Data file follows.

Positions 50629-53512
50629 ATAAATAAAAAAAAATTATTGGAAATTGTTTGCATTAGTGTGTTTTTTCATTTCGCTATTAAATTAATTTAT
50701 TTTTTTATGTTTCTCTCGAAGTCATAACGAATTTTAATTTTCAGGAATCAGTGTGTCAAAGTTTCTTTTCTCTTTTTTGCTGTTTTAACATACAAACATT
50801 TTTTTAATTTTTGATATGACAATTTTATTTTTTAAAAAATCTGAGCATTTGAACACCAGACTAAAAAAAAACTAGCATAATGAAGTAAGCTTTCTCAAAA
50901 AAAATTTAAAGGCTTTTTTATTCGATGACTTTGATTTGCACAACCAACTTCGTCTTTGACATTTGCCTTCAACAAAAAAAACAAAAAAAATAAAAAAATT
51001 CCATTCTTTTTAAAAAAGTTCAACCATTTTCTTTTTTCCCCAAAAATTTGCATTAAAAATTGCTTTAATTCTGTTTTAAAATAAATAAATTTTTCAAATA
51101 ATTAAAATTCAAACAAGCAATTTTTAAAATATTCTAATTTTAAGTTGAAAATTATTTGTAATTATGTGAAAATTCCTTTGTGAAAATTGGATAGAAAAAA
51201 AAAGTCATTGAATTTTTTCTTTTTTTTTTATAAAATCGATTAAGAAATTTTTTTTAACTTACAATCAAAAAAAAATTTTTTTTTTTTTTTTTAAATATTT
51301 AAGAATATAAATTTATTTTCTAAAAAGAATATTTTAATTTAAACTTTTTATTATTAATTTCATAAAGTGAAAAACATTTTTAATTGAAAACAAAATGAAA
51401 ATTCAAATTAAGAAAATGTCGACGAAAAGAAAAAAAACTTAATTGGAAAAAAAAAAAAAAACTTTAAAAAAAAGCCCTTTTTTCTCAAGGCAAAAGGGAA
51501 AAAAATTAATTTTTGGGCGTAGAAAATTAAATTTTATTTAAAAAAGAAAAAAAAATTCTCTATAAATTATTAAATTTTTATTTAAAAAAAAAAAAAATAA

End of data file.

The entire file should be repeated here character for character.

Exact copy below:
Positions 50629-53512
50629 ATAAATAAAAAAAAATTATTGGAAATTGTTTGCATTAGTGTGTTTTTTCATTTCGCTATTAAATTAATTTAT
50701 TTTTTTATGTTTCTCTCGAAGTCATAACGAATTTTAATTTTCAGGAATCAGTGTGTCAAAGTTTCTTTTCTCTTTTTTGCTGTTTTAACATACAAACATT
50801 TTTTTAATTTTTGATATGACAATTTTATTTTTTAAAAAATCTGAGCATTTGAACACCAGACTAAAAAAAAACTAGCATAATGAAGTAAGCTTTCTCAAAA
50901 AAAATTTAAAGGCTTTTTTATTCGATGACTTTGATTTGCACAACCAACTTCGTCTTTGACATTTGCCTTCAACAAAAAAAACAAAAAAAATAAAAAAATT
51001 CCATTCTTTTTAAAAAAGTTCAACCATTTTCTTTTTTCCCCAAAAATTTGCATTAAAAATTGCTTTAATTCTGTTTTAAAATAAATAAATTTTTCAAATA
51101 ATTAAAATTCAAACAAGCAATTTTTAAAATATTCTAATTTTAAGTTGAAAATTATTTGTAATTATGTGAAAATTCCTTTGTGAAAATTGGATAGAAAAAA
51201 AAAGTCATTGAATTTTTTCTTTTTTTTTTATAAAATCGATTAAGAAATTTTTTTTAACTTACAATCAAAAAAAAATTTTTTTTTTTTTTTTTAAATATTT
51301 AAGAATATAAATTTATTTTCTAAAAAGAATATTTTAATTTAAACTTTTTATTATTAATTTCATAAAGTGAAAAACATTTTTAATTGAAAACAAAATGAAA
51401 ATTCAAATTAAGAAAATGTCGACGAAAAGAAAAAAAACTTAATTGGAAAAAAAAAAAAAAACTTTAAAAAAAAGCCCTTTTTTCTCAAGGCAAAAGGGAA
51501 AAAAATTAATTTTTGGGCGTAGAAAATTAAATTTTATTTAAAAAAGAAAAAAAAATTCTCTATAAATTATTAAATTTTTATTTAAAAAAAAAAAAAATAA